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Ginger Zhe Jin, Maryland Print
Tuesday, 27 April 2010, 14:00 - 15:30

Learning by Doing with Asymmetric Information: Evidence from

Ginger Zhe Jin, University of Maryland

Abstract:This paper examines the nature of information asymmetry in online peer-to-peer (P2P) lending markets. These markets use the Internet to match individual borrowers and lenders of consumer loans without financial institutions as intermediaries. Like other anonymous interactions, P2P lending may face additional information asymmetry as compared to offline because P2P lenders have less access to .hard. information such as borrower credit history, income, or employment. However, the shortage of hard information could be mitigated by soft information via online social networks. We examine this tradeoff using data from all requested and funded loans between June 1, 2006 and July 31, 2008 on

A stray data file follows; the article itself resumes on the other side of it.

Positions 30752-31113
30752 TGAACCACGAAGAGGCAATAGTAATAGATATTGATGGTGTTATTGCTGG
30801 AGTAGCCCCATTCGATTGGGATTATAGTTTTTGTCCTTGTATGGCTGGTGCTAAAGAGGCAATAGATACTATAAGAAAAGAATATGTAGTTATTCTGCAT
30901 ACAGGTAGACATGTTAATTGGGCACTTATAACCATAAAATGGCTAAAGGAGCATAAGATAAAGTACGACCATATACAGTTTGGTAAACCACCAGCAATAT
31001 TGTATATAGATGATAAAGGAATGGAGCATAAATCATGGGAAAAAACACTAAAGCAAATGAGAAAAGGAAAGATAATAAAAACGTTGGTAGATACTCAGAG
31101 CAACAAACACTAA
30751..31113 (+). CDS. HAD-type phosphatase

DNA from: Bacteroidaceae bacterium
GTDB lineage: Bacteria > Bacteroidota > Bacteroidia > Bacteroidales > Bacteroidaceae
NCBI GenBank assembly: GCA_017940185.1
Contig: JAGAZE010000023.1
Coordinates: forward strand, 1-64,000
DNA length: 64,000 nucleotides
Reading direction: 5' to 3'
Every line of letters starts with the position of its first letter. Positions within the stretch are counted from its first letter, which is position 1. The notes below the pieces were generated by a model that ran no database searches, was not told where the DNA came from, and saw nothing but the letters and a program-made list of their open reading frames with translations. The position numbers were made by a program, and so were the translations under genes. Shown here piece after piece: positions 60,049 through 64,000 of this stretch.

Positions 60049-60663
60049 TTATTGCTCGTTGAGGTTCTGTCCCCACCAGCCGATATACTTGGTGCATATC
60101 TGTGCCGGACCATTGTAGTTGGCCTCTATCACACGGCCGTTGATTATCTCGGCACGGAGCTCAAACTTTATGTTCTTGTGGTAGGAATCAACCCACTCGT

We have three main findings. First, Prosper lenders understand the ordinal difference across credit grades but the incomplete disclosure of a borrower.s credit history leads to additional adverse selection relative to traditional markets. Second, some social networks help to mitigate information asymmetry and others do not, depending on the institutional incentives. Third, lenders, especially those who joined Prosper early, did not fully understand the market risk. We estimate, on average, lenders would have expected an annualized internal rate of return of -0.62% to -1.38% on a dollar invested if they had correctly understood the risk distribution of Prosper loans. However, lender learning is effective in reducing the riskof funded loans over time. As a result, the market has excluded more and more sub-prime borrowers and evolved towards the population served by traditional credit markets.

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